Mexican cooking and the food adventures of Diana Kennedy
Dan Saladino meets the world authority on the food of Mexico, the British born writer Diana Kennedy.
Diana Kennedy's life reads like an adventure story. Born in Loughton, Essex in 1923, after serving in the land army she set off on a journey that would take her to Canada, Jamaica and Puerto Rico. She stopped off in Haiti, met the New York Times correspondent Paul Kennedy, fell in love and they moved to Mexico.
Soon after arriving she became fascinated by Mexican food. A maid looking after the home was also a cook and the regional dishes made Diana Kennedy curious about the ingredients and recipes of other regions of Mexico.
After Paul Kennedy died in 1966 Diana found herself living in New York, with no income and an uncertain future. The Food Editor of The New York Times, Craig Claiborne encouraged her to use her knowledge of Mexican food and give cooking lessons.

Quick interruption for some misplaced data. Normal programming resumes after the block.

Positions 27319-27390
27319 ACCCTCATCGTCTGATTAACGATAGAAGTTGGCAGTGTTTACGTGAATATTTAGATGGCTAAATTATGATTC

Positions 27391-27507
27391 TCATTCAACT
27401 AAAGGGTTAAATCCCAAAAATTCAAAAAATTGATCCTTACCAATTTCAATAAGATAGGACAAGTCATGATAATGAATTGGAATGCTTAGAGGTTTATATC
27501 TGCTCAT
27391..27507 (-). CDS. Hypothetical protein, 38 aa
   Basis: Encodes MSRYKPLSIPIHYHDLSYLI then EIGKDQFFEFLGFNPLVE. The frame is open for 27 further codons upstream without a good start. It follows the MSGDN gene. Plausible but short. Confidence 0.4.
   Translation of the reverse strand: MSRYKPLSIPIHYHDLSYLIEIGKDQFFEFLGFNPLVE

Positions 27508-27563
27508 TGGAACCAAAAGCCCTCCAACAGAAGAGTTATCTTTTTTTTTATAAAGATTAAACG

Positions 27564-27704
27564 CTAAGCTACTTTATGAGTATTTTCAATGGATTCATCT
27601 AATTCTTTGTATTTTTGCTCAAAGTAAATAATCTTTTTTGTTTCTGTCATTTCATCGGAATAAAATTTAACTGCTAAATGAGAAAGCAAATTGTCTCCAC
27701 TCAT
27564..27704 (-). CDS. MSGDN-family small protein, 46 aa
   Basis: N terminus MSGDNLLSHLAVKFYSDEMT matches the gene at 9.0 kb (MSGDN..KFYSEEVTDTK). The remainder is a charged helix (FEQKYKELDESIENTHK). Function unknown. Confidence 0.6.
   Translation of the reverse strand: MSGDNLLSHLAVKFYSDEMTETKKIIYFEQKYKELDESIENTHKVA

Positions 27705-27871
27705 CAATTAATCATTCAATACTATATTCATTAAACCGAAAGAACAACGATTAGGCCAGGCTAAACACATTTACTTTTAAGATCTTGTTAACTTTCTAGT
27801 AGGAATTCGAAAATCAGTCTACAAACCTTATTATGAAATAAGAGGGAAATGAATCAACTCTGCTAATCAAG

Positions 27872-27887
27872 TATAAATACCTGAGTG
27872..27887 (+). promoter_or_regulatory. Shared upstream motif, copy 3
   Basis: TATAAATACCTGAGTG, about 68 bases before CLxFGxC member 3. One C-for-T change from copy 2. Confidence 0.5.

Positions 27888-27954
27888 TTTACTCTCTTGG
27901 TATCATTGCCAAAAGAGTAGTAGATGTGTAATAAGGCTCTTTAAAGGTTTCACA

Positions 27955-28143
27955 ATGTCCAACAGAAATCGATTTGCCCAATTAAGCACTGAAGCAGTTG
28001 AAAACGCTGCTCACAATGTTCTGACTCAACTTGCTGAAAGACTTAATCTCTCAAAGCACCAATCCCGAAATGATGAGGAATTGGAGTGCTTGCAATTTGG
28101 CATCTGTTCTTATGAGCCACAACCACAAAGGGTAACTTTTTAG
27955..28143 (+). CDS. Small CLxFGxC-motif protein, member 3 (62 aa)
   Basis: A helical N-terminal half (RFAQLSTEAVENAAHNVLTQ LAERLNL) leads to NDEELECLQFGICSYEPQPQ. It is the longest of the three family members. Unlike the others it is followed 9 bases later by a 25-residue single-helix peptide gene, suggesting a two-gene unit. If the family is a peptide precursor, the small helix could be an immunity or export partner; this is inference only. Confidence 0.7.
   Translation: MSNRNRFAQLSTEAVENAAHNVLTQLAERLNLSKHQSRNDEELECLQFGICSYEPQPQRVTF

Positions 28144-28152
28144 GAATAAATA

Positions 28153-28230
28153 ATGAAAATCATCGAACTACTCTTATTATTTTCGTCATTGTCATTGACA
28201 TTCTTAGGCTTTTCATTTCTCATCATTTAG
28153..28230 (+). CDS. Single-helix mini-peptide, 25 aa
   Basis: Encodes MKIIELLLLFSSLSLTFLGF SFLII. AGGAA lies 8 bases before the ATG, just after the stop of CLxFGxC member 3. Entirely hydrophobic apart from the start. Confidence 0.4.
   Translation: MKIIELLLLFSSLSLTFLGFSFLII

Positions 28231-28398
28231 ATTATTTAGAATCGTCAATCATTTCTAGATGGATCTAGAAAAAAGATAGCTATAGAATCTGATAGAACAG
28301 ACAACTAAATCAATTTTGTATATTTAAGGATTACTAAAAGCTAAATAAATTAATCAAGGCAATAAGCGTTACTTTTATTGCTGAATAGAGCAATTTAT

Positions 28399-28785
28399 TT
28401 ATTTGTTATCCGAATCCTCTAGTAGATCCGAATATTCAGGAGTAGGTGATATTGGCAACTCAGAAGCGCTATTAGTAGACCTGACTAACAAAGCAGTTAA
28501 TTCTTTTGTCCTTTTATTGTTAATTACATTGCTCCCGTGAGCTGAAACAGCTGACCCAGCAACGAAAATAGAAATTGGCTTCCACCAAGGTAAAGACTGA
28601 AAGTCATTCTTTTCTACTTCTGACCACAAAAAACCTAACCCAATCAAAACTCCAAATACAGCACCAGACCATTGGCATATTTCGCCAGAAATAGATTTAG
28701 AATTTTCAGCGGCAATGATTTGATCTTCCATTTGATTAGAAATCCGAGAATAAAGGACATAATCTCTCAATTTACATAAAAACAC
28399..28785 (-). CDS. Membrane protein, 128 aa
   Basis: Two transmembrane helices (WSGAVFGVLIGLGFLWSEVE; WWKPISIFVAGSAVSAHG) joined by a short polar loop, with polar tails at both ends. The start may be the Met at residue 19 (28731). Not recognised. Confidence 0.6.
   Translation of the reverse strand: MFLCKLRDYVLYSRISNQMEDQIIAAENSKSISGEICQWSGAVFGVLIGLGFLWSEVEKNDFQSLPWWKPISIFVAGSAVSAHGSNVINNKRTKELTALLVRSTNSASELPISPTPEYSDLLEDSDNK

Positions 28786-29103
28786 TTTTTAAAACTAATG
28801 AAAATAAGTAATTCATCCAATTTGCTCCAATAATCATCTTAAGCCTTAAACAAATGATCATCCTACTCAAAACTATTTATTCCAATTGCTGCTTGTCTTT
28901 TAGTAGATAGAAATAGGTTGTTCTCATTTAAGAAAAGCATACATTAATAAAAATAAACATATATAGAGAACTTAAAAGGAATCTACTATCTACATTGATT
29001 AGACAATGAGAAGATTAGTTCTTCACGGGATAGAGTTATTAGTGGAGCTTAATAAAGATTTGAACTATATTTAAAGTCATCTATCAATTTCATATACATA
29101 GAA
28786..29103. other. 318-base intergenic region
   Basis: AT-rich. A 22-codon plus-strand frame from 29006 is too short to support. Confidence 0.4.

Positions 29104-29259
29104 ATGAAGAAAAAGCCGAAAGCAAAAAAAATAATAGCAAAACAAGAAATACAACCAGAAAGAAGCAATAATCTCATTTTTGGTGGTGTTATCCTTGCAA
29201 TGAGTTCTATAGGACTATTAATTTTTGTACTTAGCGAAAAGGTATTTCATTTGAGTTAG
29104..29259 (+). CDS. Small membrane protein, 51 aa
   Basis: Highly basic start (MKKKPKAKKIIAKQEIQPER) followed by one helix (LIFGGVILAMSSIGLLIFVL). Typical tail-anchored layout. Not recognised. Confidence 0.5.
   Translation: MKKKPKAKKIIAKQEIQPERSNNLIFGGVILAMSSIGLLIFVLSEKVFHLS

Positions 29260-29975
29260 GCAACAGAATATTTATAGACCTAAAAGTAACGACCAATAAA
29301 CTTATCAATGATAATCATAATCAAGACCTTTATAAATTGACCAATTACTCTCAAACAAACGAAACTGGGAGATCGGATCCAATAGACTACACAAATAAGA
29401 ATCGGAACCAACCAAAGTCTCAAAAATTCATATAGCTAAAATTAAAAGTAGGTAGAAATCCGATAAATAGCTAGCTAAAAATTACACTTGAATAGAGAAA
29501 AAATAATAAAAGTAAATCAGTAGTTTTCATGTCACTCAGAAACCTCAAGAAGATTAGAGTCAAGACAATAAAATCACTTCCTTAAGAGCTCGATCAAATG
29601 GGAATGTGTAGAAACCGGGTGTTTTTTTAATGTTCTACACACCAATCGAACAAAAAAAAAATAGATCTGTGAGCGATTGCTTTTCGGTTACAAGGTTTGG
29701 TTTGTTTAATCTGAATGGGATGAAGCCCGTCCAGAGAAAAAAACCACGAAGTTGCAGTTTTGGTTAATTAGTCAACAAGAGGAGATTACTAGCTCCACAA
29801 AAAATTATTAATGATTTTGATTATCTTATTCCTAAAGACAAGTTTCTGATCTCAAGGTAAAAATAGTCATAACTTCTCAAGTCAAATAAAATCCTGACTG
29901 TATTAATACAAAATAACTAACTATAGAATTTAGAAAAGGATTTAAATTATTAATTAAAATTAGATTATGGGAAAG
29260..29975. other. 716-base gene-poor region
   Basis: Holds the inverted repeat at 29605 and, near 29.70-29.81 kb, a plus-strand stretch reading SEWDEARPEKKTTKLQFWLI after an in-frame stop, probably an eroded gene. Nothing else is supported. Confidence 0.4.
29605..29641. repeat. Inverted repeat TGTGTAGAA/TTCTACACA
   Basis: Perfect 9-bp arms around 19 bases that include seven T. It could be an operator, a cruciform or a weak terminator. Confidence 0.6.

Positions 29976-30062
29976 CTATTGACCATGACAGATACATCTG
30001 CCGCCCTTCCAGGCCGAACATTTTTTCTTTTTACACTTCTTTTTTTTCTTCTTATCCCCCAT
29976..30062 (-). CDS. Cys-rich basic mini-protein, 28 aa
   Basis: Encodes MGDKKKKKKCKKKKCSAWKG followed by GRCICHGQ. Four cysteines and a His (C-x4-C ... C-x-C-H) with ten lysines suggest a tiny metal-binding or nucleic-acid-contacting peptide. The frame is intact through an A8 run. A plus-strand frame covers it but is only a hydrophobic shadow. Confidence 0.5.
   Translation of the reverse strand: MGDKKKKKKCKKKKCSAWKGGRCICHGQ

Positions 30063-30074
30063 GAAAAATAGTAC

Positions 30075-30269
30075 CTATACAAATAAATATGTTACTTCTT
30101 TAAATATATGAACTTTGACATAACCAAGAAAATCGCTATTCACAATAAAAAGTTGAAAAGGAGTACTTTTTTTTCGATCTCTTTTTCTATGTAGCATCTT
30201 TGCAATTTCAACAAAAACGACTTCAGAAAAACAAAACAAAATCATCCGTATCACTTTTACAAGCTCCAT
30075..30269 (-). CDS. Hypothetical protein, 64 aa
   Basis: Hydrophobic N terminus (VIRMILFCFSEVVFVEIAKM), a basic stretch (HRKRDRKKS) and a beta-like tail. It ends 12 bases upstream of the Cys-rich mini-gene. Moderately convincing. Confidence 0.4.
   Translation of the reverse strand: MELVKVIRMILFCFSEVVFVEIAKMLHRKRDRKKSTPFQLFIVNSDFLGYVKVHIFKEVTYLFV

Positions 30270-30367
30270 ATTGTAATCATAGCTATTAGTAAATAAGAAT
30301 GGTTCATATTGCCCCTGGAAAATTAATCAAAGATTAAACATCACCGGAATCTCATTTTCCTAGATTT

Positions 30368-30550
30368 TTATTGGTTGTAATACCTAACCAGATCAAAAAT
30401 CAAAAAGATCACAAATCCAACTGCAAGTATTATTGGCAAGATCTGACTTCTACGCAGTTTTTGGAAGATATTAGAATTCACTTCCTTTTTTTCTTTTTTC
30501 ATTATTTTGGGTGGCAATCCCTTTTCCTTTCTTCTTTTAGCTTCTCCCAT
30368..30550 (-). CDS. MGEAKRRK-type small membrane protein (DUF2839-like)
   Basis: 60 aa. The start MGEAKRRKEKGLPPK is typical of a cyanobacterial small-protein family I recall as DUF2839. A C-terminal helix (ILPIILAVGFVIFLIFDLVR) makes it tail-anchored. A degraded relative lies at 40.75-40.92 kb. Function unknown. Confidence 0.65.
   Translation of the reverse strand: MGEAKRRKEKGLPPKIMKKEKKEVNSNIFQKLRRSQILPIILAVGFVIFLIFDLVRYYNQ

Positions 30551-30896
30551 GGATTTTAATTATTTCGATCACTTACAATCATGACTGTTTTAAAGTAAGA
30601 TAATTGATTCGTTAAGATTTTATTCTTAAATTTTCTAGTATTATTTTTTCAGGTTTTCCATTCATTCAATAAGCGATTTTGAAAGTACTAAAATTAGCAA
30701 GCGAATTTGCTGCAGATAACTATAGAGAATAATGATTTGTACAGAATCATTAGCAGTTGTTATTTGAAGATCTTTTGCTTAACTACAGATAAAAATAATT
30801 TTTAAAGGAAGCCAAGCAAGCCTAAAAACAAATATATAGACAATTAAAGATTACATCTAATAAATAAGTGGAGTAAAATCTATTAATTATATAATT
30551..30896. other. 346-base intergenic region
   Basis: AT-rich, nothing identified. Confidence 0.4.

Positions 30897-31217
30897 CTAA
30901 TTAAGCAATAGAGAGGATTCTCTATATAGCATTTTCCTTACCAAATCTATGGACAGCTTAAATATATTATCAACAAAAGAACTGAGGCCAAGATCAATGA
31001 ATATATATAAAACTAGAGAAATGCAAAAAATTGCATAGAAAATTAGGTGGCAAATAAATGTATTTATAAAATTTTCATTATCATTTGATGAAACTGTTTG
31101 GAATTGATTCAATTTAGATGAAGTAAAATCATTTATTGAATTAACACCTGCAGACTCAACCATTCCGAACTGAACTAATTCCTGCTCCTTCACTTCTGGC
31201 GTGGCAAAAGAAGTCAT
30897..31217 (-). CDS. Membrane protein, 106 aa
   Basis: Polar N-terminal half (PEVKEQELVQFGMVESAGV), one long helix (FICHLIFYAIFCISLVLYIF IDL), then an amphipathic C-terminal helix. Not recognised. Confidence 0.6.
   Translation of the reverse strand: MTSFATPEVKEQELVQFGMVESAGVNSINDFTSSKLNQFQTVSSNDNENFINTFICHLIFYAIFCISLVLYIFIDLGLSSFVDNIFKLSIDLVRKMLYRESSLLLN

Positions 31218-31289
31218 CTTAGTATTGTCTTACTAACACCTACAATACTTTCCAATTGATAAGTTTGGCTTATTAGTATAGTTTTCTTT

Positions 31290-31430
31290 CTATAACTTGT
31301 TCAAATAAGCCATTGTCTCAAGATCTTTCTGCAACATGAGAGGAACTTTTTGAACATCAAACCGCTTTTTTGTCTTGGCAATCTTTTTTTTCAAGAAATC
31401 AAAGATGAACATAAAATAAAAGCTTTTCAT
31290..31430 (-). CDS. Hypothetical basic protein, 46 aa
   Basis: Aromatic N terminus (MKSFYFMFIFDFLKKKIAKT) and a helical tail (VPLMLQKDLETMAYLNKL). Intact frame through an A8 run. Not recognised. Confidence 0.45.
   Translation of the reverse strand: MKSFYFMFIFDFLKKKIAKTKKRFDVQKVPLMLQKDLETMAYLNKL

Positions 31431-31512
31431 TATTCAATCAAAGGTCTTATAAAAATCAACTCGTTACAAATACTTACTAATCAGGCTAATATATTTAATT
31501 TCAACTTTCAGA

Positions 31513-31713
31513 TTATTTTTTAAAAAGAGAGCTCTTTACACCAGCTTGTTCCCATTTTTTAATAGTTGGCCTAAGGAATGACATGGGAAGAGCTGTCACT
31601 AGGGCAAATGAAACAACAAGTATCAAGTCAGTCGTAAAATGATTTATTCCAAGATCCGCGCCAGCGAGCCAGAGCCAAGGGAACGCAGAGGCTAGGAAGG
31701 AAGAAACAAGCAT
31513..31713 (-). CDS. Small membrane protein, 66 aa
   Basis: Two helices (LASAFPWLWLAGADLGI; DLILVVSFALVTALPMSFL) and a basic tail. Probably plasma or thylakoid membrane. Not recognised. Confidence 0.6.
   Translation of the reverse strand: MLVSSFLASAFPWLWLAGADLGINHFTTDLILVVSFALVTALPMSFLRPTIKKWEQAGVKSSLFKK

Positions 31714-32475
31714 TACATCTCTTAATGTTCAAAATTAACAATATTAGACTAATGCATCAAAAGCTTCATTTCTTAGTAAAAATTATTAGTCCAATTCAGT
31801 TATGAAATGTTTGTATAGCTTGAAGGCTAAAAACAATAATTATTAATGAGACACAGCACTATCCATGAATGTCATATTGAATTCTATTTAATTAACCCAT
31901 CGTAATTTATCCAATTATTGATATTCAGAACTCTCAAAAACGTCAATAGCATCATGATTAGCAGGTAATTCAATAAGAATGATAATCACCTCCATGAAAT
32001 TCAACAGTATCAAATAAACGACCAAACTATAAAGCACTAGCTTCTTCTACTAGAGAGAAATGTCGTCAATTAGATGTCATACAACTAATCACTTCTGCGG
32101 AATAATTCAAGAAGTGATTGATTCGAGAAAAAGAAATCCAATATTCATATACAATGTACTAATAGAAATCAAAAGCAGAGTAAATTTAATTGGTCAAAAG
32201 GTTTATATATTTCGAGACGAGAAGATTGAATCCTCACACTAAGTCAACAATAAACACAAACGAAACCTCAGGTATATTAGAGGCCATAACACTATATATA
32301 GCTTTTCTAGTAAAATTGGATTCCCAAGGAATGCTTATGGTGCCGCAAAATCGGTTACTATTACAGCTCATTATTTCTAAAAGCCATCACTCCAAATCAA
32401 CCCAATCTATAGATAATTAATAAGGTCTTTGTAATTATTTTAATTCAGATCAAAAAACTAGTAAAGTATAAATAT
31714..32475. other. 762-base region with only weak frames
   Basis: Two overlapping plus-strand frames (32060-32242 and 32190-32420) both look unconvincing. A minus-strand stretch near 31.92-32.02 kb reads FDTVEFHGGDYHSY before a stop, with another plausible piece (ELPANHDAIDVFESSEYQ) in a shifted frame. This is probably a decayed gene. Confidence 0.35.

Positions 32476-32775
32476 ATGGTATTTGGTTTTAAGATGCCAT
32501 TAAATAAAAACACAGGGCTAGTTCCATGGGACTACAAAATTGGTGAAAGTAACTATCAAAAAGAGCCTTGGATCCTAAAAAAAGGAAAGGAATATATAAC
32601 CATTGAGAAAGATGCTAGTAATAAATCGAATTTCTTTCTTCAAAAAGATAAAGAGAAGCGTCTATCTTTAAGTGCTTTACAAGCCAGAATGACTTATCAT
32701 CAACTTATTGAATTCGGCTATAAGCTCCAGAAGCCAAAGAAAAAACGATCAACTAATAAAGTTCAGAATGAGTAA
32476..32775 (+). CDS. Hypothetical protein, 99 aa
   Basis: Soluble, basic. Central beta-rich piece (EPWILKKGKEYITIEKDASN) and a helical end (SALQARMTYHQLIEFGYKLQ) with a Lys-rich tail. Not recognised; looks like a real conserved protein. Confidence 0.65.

To research recipes and find ingredients she'd travel to remote parts of Mexico, into villages, to markets and into kitchens with domestic cooks to learn more about traditional foods. That research has continued for five decades.
It has produced nine books, and a body of work that is now regarded as the most
authoritative account of Mexico's cuisines ever created. In the programme Diana Kennedy explains her life in food.
In the programme food writer and editor of Swallow magazine, James Casey visits Diana Kennedy in her home in Michoacan to see how she's also created a garden containing varieties of fruit and vegetables from all over Mexico.
Produced and presented by Dan Saladino.
|Interviewed Guest||Diana Kennedy|